Reuters International

DUBAI (Reuters) - Iran confirmed on Sunday the detention of an Iranian-American visiting the country, the latest in a string of arrests of dual nationals in the past year.

Asked about reports of the arrest of a dual citizen on national security charges, Judiciary spokesman Gholamhossein Mohseni Ejei told a weekly news conference: "The report on the arrest of an Iranian-American dual national is correct," the semi-official Fars news agency said.

"But I don't know what the charges are. The person was arrested in Gorgan ... but the trial may be held in Tehran," Mohseni Ejei added.

It was not immediately clear if he was referring to the case of San Diego, California-based Robin Reza Shahini who was detained while visiting his mother in the northeastern city of Gorgan earlier in July, according to the Los Angeles Times and other Western media.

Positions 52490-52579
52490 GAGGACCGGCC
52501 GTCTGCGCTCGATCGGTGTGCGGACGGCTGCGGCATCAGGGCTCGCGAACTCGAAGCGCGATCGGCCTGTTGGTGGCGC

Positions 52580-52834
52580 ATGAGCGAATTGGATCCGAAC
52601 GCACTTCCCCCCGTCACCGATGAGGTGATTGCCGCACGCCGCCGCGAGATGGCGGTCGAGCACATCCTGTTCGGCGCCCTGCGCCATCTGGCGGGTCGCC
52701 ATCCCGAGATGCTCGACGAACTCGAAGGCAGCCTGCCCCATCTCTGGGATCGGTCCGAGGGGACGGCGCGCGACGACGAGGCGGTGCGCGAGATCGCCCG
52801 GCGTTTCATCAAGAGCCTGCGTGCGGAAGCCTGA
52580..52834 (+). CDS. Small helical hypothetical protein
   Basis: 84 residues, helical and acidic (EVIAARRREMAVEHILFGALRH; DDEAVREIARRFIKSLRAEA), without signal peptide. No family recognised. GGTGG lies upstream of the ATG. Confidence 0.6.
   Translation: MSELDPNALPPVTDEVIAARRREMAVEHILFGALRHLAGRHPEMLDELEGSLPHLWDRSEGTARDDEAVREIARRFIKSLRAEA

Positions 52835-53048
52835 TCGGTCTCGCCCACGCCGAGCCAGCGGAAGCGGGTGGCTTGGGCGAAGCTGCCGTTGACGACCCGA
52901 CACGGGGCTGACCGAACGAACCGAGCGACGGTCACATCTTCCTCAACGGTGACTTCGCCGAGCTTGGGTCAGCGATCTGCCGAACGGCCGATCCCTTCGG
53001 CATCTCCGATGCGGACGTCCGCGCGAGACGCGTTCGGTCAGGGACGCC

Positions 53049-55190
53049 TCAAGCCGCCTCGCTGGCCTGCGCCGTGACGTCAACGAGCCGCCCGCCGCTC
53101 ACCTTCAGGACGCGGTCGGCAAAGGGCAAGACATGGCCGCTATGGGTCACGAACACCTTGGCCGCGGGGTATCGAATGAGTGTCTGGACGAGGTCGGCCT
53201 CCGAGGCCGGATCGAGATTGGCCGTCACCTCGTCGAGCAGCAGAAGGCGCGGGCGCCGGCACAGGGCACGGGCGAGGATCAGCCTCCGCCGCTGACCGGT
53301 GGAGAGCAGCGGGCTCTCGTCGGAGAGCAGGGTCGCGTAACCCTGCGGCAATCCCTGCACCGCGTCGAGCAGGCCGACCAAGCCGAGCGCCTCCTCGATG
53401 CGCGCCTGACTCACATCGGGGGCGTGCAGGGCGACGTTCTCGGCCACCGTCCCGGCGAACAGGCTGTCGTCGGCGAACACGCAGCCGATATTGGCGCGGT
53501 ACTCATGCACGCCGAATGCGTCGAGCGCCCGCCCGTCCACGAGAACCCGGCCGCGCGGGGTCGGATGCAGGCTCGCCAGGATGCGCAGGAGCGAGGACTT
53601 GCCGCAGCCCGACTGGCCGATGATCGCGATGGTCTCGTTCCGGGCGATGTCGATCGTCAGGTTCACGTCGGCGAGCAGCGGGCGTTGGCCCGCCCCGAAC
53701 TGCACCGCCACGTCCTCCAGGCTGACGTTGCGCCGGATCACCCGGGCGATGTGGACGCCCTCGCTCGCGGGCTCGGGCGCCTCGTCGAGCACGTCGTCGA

In the past nine months, Iran's Revolutionary Guards have arrested at least six dual-national Iranians, their friends and family members say, the highest number of Iranians with dual-nationality detained at one time in recent years to have been acknowledged. The government has confirmed most of the detentions, without giving details of any charges.

The Iranian government does not recognise dual nationality, which prevents relevant Western embassies from seeing individuals who have been detained.

In March, the U.S. State Department issued a warning noting that Iranian-Americans are particularly at risk of being detained or imprisoned if they travel to Iran.

According to former prisoners, families of current ones and diplomats, in some cases the detainees are kept to be used for a prisoner exchange with Western countries.

In January, the United States and Iran reached a historic prisoner swap deal that saw Iranians held or charged in the United States, mostly for sanctions violations, released in return for Americans imprisoned in Iran.

Several Iranian dual nationals from the United States, Britain, Canada and France are being kept behind bars on various charges, including espionage or collaborating with a hostile government.

(Reporting by Dubai newsroom; Editing by Clelia Oziel)

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